33 When Jesus saw her weeping, and the Jews who had come along with her also weeping, he was deeply moved in spirit and troubled. 34 “Where have you laid him?” he asked.
“Come and see, Lord,” they replied. 35 Jesus wept. 36 Then the Jews said, “See how he loved him!” 37 But some of them said, “Could not he who opened the eyes of the blind man have kept this man from dying?”
38 Jesus, once more deeply moved, came to the tomb. It was a cave with a stone laid across the entrance. 39 “Take away the stone,” he said. “But, Lord,” said Martha, the sister of the dead man, “by this time there is a bad odor, for he has been there four days.” 40 Then Jesus said, “Did I not tell you that if you believe, you will see the glory of God?” 41 So they took away the stone. Then Jesus looked up and said, “Father, I thank you that you have heard me. 42 I knew that you always hear me, but I said this for the benefit of the people standing here, that they may believe that you sent me.” 43 When he had said this, Jesus called in a loud voice, “Lazarus, com
out!” 44 The dead man came out, his hands and feet wrapped with strips of linen, and a cloth around his face. Jesus said to them, “Take off the grave clothes and let him go.”
45 Therefore many of the Jews who had come to visit Mary, and had seen what Jesus did, believed in him.
SERMON Life from Death
I’m not sure there could be any more appropriate Scripture readings for the times in which we are living today than the passages we have read together for this fifth Sunday of Lent.
First, we walk with the prophet Ezekiel through this third prophetic vision, the valley of dry bones, that famous passage where the prophet is carried by the Spirit to deliver the Word of the Lord in the midst of death. For most of us, we cannot hear this passage without humming the old spiritual that is based on this Scripture, made famous by the Delta Rhythm Boys ….we all know how it goes…the toe bone’s connected to the foot bone, the foot bone’s connected to the heel bone…the heel bone’s connected to the ankle bone….now hear the Word of the Lord.
According to the story, the prophet Ezekiel is given a vision from God where he visits this valley of dry bones. The bones represent the current situation of God’s people living in exile, the hopelessness of Israel, and the destruction of temple in Jerusalem. Miraculously, by the power and breath of God, these dead and dried bones are given new life! Ezekiel delivers the Word of God to the bones as commanded by God, saying, “Hear the word of the Lord! I will cause breath to enter you and you shall live. You will live and you will know that I am the Lord.” And that is exactly what happened. In other words, “Dem bones” were resurrected, infused with the power and breath of the living God and began, miraculously, to walk around. Ezekiel’s message was a powerful word to God’s people, that even in the midst of the death, destruction and hopelessness that was all around them, God has not forgotten them, that they would one day be restored to life by the power of God.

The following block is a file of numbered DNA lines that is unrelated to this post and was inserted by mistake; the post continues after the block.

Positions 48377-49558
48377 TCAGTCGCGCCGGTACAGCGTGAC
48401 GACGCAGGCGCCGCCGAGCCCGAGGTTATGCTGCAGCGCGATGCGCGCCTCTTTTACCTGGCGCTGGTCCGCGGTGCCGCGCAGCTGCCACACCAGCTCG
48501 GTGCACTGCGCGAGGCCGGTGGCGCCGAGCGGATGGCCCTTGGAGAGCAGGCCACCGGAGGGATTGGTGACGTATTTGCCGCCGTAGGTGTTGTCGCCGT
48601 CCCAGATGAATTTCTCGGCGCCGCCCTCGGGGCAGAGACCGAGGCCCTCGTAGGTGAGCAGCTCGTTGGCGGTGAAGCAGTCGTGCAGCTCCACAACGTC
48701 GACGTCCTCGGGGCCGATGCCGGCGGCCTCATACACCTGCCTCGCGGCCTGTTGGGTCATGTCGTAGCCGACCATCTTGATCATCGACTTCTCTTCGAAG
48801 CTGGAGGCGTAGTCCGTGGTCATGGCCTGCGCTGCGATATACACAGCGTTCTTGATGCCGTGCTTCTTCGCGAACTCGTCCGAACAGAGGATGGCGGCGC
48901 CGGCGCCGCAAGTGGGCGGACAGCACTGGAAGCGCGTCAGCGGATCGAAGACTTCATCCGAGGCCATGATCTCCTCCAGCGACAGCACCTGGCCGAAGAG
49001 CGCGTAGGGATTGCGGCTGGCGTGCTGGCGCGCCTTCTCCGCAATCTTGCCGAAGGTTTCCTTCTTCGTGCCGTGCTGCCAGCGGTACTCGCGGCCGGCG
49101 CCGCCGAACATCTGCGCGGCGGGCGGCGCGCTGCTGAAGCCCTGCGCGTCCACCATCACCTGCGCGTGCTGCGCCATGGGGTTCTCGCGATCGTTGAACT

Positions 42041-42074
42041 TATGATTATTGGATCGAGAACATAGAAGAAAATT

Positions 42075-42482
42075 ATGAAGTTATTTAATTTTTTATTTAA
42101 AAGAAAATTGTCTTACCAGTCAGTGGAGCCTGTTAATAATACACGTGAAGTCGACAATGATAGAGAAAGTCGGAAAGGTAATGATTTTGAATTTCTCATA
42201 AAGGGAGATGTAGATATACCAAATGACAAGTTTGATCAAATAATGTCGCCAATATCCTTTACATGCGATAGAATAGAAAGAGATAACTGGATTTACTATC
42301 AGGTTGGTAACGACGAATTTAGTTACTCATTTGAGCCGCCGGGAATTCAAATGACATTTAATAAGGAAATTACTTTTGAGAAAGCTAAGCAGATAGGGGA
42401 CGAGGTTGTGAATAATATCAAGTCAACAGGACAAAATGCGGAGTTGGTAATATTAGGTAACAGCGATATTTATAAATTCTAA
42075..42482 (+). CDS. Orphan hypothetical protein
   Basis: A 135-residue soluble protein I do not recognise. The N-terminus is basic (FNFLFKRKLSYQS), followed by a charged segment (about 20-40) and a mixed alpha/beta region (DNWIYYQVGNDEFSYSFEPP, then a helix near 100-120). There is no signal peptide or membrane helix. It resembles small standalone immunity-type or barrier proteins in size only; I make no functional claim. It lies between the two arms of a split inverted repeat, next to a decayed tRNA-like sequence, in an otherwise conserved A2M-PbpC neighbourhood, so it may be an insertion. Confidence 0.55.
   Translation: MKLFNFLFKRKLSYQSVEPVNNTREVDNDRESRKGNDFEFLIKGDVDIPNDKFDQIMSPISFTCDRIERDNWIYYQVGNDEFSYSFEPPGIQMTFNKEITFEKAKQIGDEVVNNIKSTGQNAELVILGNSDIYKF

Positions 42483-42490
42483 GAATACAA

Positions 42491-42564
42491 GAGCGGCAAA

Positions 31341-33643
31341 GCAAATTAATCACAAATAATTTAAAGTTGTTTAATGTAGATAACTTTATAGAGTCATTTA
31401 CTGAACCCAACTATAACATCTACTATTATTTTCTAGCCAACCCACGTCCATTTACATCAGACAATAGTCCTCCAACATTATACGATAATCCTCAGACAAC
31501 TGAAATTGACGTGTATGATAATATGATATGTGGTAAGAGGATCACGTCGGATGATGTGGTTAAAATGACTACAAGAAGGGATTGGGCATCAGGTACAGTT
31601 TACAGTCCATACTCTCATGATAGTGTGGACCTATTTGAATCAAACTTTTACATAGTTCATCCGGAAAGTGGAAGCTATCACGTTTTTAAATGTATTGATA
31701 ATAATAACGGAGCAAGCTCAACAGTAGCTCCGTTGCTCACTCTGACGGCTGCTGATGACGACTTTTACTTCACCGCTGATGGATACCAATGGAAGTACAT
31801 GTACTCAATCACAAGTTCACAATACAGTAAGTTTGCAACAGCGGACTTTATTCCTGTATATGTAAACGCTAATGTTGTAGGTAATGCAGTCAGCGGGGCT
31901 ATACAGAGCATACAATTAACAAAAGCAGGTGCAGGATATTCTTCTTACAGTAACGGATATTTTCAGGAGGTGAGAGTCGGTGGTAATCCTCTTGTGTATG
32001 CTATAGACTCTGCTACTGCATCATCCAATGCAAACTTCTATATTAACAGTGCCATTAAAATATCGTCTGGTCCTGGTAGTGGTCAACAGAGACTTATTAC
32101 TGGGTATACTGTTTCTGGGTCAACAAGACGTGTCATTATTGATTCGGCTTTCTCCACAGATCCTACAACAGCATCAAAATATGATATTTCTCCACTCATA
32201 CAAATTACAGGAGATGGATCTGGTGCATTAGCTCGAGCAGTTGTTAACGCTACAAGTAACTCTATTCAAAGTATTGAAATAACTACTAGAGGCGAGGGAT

I recall a few years back how intrigued I was when ABC advertised the launch of a new TV mini-series called Resurrection which was scheduled to begin on the first Sunday of Lent that year. I’m not sure the producers made that particular connection, but the title got my attention. Curiosity got the best of me and I had to tune in…
The premiere episode begins with young Jacob, an average, all-American eight year old boy, who wakes up to find himself in a field in somewhere in China. He wanders through the village, not knowing where he is or how he got there. As the story unfolds, the FBI becomes involved and Jacob eventually recalls that his hometown is Arcadia, Missouri. He is escorted back there by Agent Bellamy and finds himself in the driveway of his home. When the middle-aged couple living in the home is questioned, they reveal that their only son, Jacob, died 32 years earlier.
The episode reaches a dramatic climax (just before a commercial break of course!) when Jacob cries out, “Daddy!” and runs up to hug this shocked, older man that Jacob recognizes as his father. The boy looks like Jacob, acts like Jacob and knows things only Jacob could know. How can this be possible? Jacob is dead. The parents, even though they are terrified and dumbfounded all at the same time, they so desperately want to believe that this is true; they are almost afraid to ask too many questions; the townspeople, however, are full of questions, and become agitated and suspicious.